Celebrate Our Legends While We Can
This past Monday was the eightieth birthday for legendary car-owner Roger Penske. He has always been one of my idols. He set the standard for the way racing teams prepare for today’s racing. Like him or not, there is no denying that he is one of the most influential figures in the history of the Indianapolis Motor Speedway and open-wheel racing, and he shows no signs of slowing down. His team is always a threat to win the IndyCar championship, just as it did last season. He has amassed sixteen Indianapolis 500 victories as a car-owner and is probably the odds-on favorite to win another this May.
It seems that we are entering an age where many of the people who have the term “legend” or “legendary” affixed to their names are now in their eighties, or will be soon. If the sixties were considered the golden age of racing, the next few years may be when we see the passing of the legends.
Some may see this as a dark or morbid topic that should never be discussed. I say, quite the contrary. Right now is when the topic should be discussed – when they are all still at the race track and continue to have active roles in the sport. How else will we know how to fully appreciate them?
Many times in our daily lives whether at work or in our own families; we tend to take people for granted. Then suddenly, nature runs its course and poof – they are gone and we suddenly realize what we’ve lost and how we wish we could turn back the hands of time and appreciate them more while we still have them.
My own mother will be ninety-three this summer. She lives alone, two hours away and is still completely independent and in seemingly perfect health. She still sings in the church choir, drives everywhere herself, gets on Facebook every day and goes to an exercise class three times a week. I don’t spend as much time with her as I should, but I still see her on average about once every two months. When the time inevitably comes that she is no longer with us, I’ll be kicking myself for not going to see her on those weekends that I really had nothing to do. But I suppose that is natural.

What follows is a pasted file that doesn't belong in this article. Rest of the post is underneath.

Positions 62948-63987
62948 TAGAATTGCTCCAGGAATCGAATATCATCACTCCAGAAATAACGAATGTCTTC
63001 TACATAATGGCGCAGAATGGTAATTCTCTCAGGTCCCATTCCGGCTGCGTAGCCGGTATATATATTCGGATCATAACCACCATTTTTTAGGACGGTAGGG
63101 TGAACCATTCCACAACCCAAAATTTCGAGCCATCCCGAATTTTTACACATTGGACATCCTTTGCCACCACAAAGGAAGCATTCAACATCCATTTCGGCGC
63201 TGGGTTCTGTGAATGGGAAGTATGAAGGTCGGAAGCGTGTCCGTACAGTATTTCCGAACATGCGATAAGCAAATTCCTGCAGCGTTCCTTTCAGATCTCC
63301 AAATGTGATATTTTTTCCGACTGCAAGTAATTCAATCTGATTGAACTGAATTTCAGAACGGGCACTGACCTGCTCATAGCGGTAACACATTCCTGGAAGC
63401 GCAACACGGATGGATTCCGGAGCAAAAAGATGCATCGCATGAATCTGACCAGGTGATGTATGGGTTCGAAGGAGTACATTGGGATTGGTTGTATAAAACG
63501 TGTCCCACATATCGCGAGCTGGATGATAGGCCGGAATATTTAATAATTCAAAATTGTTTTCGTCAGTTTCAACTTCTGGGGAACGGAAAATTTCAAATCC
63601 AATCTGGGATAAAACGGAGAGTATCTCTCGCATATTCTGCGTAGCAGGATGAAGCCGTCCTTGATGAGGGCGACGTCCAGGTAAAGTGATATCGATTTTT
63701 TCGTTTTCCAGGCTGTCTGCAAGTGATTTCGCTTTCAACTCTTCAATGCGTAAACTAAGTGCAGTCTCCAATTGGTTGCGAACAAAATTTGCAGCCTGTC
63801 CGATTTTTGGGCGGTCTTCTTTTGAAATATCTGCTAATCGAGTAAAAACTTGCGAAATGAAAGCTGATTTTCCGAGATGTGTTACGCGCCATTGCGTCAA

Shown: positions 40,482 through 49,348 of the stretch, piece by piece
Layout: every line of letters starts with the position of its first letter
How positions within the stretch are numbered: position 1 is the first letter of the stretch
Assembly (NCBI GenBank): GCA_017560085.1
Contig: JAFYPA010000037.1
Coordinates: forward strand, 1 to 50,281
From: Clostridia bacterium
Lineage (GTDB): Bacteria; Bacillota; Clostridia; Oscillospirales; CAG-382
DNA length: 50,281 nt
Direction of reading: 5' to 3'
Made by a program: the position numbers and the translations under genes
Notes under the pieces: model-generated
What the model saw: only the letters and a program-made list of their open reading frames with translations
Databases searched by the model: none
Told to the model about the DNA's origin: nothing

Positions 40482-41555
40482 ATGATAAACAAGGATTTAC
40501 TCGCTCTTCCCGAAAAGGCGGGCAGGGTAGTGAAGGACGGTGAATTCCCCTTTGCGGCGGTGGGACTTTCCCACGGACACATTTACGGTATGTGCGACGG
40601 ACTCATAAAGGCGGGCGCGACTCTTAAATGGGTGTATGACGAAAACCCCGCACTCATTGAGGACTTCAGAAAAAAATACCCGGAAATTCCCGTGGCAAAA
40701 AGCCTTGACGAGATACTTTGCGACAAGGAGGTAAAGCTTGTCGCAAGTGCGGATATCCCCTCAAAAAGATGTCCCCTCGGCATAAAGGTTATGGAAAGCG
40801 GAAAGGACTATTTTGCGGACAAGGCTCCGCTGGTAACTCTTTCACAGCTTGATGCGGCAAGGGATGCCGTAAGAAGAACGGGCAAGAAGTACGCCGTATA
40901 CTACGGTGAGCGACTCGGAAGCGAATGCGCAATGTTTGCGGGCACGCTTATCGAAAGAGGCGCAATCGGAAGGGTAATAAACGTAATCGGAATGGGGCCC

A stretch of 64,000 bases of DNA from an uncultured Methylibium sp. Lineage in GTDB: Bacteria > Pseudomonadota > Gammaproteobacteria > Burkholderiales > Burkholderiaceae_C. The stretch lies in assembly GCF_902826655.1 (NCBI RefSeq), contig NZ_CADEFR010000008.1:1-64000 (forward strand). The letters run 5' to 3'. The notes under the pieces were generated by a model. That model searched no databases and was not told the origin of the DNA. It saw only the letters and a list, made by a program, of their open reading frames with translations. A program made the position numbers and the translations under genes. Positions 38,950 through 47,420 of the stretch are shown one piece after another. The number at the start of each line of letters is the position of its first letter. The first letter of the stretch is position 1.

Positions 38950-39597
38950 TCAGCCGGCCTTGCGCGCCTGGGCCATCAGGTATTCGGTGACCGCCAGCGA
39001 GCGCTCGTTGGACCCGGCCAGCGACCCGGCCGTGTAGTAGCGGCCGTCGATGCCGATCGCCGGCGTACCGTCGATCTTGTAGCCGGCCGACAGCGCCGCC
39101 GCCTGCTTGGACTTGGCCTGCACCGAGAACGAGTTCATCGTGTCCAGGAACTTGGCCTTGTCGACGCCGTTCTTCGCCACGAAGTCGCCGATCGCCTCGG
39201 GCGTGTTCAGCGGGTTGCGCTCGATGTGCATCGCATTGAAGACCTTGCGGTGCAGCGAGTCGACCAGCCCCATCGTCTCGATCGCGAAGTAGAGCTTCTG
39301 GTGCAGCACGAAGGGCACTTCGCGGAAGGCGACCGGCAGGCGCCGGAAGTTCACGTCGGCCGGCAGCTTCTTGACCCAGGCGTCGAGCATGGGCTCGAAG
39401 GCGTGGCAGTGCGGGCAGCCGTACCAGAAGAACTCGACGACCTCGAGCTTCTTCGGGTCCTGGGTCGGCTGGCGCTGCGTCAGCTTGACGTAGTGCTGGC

It’s the same thing with our racing idols. We don’t realize how lucky we are to have such racing legends still around and in our midst at many race tracks, or at least at Indianapolis every May. There’s an old saying that you don’t appreciate someone until they’re gone. Well, that’s stupid. We know how legendary these people are. Let’s start appreciating them now!
I’ve already noted that Roger Penske turned eighty on Monday. That same day, three-time Indianapolis 500 winner Bobby Unser turned eighty-three. We live in a time when ten men have won the Indianapolis 500 at least three times. I remember when AJ Foyt won his third in 1967, my father pointed out in amazement that there were only three other three-time winners at that time; Louis Meyer, Wilbur Shaw and Mauri Rose.
Since Foyt became the fourth member of that club, he has been joined by Al Unser, Bobby Unser, Johnny Rutherford, Rick Mears, Helio Castroneves and Dario Franchitti. All but the aforementioned Meyer, Shaw and Rose are still with us today and they are all considered legends. But many are getting very long in the tooth. Foyt turned eighty-two last month. Uncle Bobby is now eighty-three. Big Al will turn seventy-eight in May and Rutherford will be seventy-nine next month.
There are other legends that we probably take their presence at the track for granted. We see Mario Andretti at practically every IndyCar race either driving the two-seater or cheering on his grandson Marco. Next Tuesday will be Mario’s seventy-seventh birthday. While we don’t see him as much as Mario, Parnelli Jones has still become a fixture at Indianapolis in May. While they don’t make men much tougher than Parnelli Jones, the last time I saw him at Indianapolis he was starting to look a little frail – even though he still had that twinkle in his eye and his trademark smirk on his face. Parnelli will be eighty-four this year and is currently the oldest living Indianapolis 500 winner.
Gordon Johncock was a rookie driving a roadster when I attended my first Indianapolis 500 in 1965. He was one of three in that famous rookie class that won the “500” at least once and also drove in the “500” in three different decades; Mario Andretti and Al Unser. While we don’t see Johncock at the track much these days, he is still very active and heavily involved in his lumber business. Johncock will be eighty-one this summer.